It's 1959 and evangelical Baptist preacher, Nathan Price decides his calling is taking him to a missionary posting in the Belgian Congo. With his wife and four daughters he sets off to fulfil his ambition to convert the local population to his version of Christianity.
Through the eyes of his wife and daughters we learn of their initial struggles to settle in to a country they know very little about, making rookie errors through their naivety and arrogance. Despite some of the locals trying to help them, Nathan insists on doing things his way with often disastrous results.
The mother and girls are more adept at seeing how the indigenous people have their own beliefs, customs and way of life which is better adapted to the climate and local conditions. Father remains unconvinced and continues to assert his will.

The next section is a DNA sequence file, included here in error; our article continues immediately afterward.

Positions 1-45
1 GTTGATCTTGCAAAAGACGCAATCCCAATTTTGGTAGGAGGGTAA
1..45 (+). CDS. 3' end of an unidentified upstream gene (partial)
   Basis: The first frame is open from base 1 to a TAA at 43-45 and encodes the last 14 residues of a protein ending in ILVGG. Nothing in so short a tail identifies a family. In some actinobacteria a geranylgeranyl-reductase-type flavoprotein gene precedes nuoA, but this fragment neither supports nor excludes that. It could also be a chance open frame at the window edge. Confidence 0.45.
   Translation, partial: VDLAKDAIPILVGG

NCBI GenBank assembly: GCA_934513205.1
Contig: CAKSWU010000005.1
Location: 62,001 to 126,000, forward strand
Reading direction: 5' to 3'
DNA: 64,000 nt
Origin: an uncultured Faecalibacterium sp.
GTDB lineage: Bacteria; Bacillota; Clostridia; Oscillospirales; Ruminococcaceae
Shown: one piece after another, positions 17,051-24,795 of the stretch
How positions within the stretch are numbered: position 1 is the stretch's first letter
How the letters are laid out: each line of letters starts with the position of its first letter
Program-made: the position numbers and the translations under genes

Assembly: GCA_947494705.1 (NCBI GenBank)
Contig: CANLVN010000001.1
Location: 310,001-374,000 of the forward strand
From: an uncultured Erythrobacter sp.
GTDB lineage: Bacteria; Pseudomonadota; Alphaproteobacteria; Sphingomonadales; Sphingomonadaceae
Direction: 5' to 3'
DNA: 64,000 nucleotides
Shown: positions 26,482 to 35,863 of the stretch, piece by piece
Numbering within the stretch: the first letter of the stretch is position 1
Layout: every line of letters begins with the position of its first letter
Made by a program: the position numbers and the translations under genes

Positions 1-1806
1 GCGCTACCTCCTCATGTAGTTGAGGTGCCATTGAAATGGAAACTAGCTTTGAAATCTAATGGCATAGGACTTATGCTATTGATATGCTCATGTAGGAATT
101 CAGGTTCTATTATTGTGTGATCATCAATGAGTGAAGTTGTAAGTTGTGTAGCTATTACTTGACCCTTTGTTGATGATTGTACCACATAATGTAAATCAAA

In the background, the Congolese are pressing for independence from colonial rule and the family get caught up in the struggle. As each of the girls grow up, they follow different paths illustrating the schisms in the country and its people as they navigate the road to independence.
With themes of feminism, disability, religious zeal, the role of the missionary, and the historical background of colonial Africa throwing off its patriarchal rulers, this is a book you can read again and again, always finding something different and new.
Despite the heavy topics, it's not a difficult book to read - and there are many humorous moments which lighten the darker times. I particularly remember the descriptions of the family trying to pack for their journey and all the inappropriate things they took with them. Due to baggage limitations they end up wearing multiple layers of clothes on the flight to make sure they can take everything they think they will need. Needless to say, many of their decisions were misguided!